Jane the Virgin continues to break down barriers for women and Latinas everywhere

Written by Kimberly Aguilar, Staff Writer As Jane the Virgin takes on its third season, it continues taking on a “beautifully nuanced approach to women’s sexuality.” Magazines, such as Cosmopolitan, are naming it CW’s best show ever and it’s for all the right reasons. The show captures one of the greatest facts that television fails to portray: not all Latina characters are maids or women like Sofia Vergara. Our Los Angeles population consists of nearly 48% women and girls of Latina descent and they are also the youngest female ethnic group in California. Jane the Virgin tackles many issues Latinas face from their virginity to immigration, and the best part about it is that the show does not shy away from how vocal they want to be about it. Some of the best scenes take place in the midst of the crisis, which is usually when things unravel. In an episode where Jane Villanueva (played by Gina Rodriguez) finds out she is pregnant, her mother, Xiomara Villanueva (played by Andrea Navedo) asks her if having …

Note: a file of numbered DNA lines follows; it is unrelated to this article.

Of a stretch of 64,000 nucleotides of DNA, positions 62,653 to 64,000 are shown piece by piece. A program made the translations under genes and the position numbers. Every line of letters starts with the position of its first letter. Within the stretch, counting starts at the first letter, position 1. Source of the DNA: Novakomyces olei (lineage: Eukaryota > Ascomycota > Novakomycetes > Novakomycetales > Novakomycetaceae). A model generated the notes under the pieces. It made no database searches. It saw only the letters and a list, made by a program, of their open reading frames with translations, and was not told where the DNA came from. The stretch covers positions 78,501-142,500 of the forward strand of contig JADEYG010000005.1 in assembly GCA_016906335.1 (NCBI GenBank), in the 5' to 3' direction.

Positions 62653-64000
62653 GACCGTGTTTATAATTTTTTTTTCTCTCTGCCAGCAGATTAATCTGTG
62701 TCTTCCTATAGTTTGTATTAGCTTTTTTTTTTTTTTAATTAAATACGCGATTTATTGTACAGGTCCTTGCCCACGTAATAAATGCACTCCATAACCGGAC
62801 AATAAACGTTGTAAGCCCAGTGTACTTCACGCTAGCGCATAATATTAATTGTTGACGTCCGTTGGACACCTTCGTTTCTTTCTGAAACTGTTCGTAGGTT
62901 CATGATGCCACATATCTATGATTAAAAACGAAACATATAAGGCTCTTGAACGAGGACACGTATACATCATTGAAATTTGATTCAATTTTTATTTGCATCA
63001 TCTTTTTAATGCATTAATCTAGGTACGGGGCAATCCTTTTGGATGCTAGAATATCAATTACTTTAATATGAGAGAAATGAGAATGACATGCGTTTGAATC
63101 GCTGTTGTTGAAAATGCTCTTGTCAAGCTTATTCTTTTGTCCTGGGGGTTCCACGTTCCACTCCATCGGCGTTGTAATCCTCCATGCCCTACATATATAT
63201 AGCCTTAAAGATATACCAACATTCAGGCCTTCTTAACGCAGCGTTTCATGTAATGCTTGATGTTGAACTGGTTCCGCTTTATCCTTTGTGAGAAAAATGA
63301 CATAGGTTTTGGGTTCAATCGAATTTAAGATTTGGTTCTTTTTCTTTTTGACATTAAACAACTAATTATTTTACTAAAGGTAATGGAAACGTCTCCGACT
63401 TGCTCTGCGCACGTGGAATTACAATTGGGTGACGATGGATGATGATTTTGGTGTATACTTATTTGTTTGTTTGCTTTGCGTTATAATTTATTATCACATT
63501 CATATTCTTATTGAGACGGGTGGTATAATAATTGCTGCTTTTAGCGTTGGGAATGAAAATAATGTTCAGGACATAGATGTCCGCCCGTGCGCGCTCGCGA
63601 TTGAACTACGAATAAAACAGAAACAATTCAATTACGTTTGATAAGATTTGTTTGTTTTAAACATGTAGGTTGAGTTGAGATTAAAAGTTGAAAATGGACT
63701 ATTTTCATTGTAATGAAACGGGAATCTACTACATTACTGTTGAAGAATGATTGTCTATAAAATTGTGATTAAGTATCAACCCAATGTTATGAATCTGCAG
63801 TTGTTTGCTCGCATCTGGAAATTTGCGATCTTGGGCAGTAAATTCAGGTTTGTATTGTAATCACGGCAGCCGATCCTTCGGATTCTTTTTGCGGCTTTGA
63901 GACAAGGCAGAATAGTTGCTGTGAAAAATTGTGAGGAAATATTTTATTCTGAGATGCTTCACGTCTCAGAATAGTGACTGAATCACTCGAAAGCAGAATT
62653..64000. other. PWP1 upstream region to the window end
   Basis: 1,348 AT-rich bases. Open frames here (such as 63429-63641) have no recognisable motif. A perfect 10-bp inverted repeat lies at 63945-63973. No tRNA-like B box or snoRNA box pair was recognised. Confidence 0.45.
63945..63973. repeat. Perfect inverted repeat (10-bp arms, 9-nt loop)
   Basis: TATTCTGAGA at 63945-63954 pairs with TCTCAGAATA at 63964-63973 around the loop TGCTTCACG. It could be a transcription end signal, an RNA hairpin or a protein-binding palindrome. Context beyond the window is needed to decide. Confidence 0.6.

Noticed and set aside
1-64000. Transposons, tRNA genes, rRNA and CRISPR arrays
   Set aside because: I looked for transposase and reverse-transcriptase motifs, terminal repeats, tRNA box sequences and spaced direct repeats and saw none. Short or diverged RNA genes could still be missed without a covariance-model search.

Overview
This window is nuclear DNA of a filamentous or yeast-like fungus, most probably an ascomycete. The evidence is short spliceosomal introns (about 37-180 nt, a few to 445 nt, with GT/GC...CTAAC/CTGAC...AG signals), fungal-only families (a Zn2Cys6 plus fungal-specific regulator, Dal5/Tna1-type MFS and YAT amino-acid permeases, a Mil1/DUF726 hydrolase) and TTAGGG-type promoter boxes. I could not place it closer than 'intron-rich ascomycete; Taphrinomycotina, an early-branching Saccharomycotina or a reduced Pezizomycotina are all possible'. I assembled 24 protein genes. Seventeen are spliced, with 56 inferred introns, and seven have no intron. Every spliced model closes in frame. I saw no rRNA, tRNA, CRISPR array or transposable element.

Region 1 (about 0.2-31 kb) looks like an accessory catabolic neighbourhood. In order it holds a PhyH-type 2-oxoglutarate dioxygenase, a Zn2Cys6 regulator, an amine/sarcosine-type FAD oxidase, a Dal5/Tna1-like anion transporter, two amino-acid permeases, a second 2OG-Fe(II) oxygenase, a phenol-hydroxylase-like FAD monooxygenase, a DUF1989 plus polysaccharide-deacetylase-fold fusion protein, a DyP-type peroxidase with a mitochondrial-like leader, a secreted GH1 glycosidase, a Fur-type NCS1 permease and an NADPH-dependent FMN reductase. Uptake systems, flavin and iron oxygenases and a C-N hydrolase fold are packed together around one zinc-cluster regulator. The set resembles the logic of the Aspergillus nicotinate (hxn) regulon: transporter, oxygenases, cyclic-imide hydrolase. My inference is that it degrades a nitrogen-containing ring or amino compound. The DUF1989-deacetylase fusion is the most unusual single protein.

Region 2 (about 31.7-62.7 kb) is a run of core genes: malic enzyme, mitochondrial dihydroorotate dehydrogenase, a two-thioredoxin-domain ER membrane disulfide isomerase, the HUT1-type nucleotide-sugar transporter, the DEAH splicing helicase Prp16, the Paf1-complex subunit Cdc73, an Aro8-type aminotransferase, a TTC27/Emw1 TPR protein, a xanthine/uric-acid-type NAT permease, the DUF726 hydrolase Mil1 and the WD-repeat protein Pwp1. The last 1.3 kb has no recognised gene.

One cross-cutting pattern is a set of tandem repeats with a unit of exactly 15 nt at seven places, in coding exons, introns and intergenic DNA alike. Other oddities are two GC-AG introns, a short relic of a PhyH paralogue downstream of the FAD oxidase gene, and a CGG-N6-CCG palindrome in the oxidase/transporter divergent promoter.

Millennial artists use Instagram to shine light on social justice issues

Written by Pamela Ardon, Staff Writer As social media continues to grow, Instagram has become the new media outlet for millennial artists to showcase their artwork. This new generation of artists is using their artwork to express their views on social justice issues that are often dismissed or ignored. In other words, museums and art galleries are not so much the first choice anymore. Artists (mainly from ages 18 to 25) use their Instagram accounts to shine a light on subjects through all creative platforms including music, literature, film, drawings, paintings, photography, and more. However, they are also pushing and challenging the boundaries that art industries have normalized. Ojo Agi, 24, uses her art to explore and address the issues of race, gender, and cultural identity. The Nigerian-born self-taught artist aspires to tell stories that people of color and any background can relate to. She challenges to break the “myopic lens where women of color are often portrayed,” as well as gain a deeper understanding of what beauty means to her. “I hope in viewing …